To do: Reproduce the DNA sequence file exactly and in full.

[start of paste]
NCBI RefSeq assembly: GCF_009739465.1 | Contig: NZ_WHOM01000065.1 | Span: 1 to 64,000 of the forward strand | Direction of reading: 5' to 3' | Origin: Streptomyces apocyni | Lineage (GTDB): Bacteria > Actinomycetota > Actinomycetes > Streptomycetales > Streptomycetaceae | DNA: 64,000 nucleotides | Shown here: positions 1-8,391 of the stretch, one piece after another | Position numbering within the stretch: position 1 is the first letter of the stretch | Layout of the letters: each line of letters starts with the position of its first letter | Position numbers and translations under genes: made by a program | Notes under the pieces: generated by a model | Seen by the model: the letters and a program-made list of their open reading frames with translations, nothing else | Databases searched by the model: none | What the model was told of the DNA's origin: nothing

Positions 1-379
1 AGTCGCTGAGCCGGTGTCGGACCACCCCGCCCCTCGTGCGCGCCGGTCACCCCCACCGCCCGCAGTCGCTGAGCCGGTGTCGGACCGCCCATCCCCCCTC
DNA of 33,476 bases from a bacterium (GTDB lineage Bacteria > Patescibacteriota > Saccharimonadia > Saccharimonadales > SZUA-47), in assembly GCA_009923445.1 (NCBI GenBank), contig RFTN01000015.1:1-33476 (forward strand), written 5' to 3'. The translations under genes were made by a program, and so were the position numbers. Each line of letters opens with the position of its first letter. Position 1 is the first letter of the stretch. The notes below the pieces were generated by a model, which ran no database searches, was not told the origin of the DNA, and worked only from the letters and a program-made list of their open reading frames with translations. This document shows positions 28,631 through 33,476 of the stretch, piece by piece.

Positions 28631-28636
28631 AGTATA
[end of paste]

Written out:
NCBI RefSeq assembly: GCF_009739465.1 | Contig: NZ_WHOM01000065.1 | Span: 1 to 64,000 of the forward strand | Direction of reading: 5' to 3' | Origin: Streptomyces apocyni | Lineage (GTDB): Bacteria > Actinomycetota > Actinomycetes > Streptomycetales > Streptomycetaceae | DNA: 64,000 nucleotides | Shown here: positions 1-8,391 of the stretch, one piece after another | Position numbering within the stretch: position 1 is the first letter of the stretch | Layout of the letters: each line of letters starts with the position of its first letter | Position numbers and translations under genes: made by a program | Notes under the pieces: generated by a model | Seen by the model: the letters and a program-made list of their open reading frames with translations, nothing else | Databases searched by the model: none | What the model was told of the DNA's origin: nothing

Positions 1-379
1 AGTCGCTGAGCCGGTGTCGGACCACCCCGCCCCTCGTGCGCGCCGGTCACCCCCACCGCCCGCAGTCGCTGAGCCGGTGTCGGACCGCCCATCCCCCCTC
DNA of 33,476 bases from a bacterium (GTDB lineage Bacteria > Patescibacteriota > Saccharimonadia > Saccharimonadales > SZUA-47), in assembly GCA_009923445.1 (NCBI GenBank), contig RFTN01000015.1:1-33476 (forward strand), written 5' to 3'. The translations under genes were made by a program, and so were the position numbers. Each line of letters opens with the position of its first letter. Position 1 is the first letter of the stretch. The notes below the pieces were generated by a model, which ran no database searches, was not told the origin of the DNA, and worked only from the letters and a program-made list of their open reading frames with translations. This document shows positions 28,631 through 33,476 of the stretch, piece by piece.

Positions 28631-28636
28631 AGTATA